1. Good question...the down and dirty on this is that websites that don't use encryption certifications (like SSL) opens up its users to risk of other people capturing everything communicated between the webserver and the user's computer. So, if someone enters a username and password into a website that isn't using SSL (or TLS - transport layer security) If an attacker is positioned between you and the webserver, they can get your credentials in plaintext. Even if you don't have sensitive information or even require credentials to access your site, you should still acquire an SSL certificate and upgrade your site. Why? Because many browsers have begun marking non-encrypted sites as "not secure", giving users warnings, and eventually may even block access to non-secure websites altogether without further user interaction.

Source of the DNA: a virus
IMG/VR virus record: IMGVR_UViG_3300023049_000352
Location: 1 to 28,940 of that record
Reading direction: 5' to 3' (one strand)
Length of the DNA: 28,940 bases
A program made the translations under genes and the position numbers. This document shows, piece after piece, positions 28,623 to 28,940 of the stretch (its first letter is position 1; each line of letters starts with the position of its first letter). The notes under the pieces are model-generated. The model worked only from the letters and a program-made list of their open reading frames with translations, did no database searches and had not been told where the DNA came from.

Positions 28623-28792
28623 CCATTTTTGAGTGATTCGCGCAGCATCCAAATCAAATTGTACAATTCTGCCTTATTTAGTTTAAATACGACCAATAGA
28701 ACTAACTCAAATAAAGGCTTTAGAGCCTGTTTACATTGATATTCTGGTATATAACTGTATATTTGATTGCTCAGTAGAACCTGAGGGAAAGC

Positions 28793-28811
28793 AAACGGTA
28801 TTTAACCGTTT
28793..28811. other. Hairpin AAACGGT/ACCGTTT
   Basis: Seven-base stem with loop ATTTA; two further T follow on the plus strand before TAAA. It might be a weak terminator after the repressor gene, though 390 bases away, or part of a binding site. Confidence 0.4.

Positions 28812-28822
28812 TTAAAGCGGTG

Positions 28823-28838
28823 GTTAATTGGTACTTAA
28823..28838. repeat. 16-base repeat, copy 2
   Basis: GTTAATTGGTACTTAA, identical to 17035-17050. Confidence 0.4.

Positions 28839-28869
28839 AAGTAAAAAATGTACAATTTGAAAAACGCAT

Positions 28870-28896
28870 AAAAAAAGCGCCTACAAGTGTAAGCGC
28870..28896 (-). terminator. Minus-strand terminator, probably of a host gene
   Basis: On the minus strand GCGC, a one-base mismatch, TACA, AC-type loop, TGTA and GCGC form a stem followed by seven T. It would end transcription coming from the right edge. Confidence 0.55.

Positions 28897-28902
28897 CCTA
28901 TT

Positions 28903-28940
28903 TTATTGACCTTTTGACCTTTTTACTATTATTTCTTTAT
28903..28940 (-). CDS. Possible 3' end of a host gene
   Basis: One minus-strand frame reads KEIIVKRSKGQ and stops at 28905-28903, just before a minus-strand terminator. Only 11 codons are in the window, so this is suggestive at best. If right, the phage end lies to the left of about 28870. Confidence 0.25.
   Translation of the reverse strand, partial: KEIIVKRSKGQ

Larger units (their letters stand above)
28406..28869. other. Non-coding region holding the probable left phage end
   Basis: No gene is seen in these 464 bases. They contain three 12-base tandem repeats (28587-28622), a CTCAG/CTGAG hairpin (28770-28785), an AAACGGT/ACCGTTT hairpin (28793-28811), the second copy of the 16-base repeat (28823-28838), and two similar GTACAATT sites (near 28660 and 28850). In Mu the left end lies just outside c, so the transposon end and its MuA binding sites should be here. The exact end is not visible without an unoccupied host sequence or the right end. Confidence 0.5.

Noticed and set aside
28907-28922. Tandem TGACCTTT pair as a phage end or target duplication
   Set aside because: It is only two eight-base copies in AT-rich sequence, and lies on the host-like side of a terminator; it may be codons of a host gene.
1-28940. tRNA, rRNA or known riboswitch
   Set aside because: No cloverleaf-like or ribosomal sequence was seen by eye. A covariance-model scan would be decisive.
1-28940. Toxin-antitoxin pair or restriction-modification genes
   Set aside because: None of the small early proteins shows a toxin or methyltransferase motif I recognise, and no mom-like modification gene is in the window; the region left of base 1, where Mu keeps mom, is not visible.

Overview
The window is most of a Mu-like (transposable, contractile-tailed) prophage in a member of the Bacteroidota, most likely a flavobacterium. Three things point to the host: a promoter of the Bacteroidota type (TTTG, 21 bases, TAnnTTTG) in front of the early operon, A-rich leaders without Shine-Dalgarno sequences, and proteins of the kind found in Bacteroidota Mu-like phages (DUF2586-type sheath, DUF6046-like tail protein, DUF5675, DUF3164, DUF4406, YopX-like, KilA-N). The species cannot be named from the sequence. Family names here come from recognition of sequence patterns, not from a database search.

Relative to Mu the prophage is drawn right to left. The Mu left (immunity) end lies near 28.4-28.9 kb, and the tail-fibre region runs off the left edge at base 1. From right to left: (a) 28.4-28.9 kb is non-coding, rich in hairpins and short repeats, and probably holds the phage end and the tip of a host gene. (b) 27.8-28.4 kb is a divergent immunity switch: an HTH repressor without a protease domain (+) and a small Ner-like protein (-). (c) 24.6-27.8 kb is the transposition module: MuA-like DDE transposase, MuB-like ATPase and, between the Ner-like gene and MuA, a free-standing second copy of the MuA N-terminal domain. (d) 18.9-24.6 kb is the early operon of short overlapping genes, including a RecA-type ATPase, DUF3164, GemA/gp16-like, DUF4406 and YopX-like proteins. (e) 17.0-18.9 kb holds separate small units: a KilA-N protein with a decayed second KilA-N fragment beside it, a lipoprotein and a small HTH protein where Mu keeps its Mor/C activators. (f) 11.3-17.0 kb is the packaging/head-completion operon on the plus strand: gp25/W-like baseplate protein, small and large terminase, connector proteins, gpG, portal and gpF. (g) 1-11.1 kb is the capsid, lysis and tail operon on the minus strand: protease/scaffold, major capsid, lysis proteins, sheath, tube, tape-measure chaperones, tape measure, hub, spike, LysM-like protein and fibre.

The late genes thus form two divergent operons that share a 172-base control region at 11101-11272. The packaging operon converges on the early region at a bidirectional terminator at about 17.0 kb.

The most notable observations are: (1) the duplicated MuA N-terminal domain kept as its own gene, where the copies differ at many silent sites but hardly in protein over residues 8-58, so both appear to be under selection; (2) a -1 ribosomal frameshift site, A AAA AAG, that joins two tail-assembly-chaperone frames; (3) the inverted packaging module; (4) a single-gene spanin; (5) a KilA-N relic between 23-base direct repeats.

3. I had never thought of using an admin account to maintain my pc. How would a non-admin account know there were required updates? Would all users get a notice if there were?

    1. All users should get notified of updates, even if they are not an admin - but it generally takes an admin account to install the updates and patches. For Windows, Mac, and most types of Linux operating systems you can always go to the "updates" area and check for new updates. I recommend setting all computers to automatically download and install updates so then you don't have to worry about it. Remember though, this only helps for the operating system and does not account for third-party applications like most browsers, java, flash, adobe, etc. Those should just be checked occasionally or if they have an option to automatically download updates, enable that function. You can always setup a monthly recurring calendar appointment for technology updates and then go through all your devices to check security settings and updates as well as take care of any backups.

    2. I have heard about Windows updates containing "snoop" software that lets Microsoft track you. How true is that? Should I be worried about this?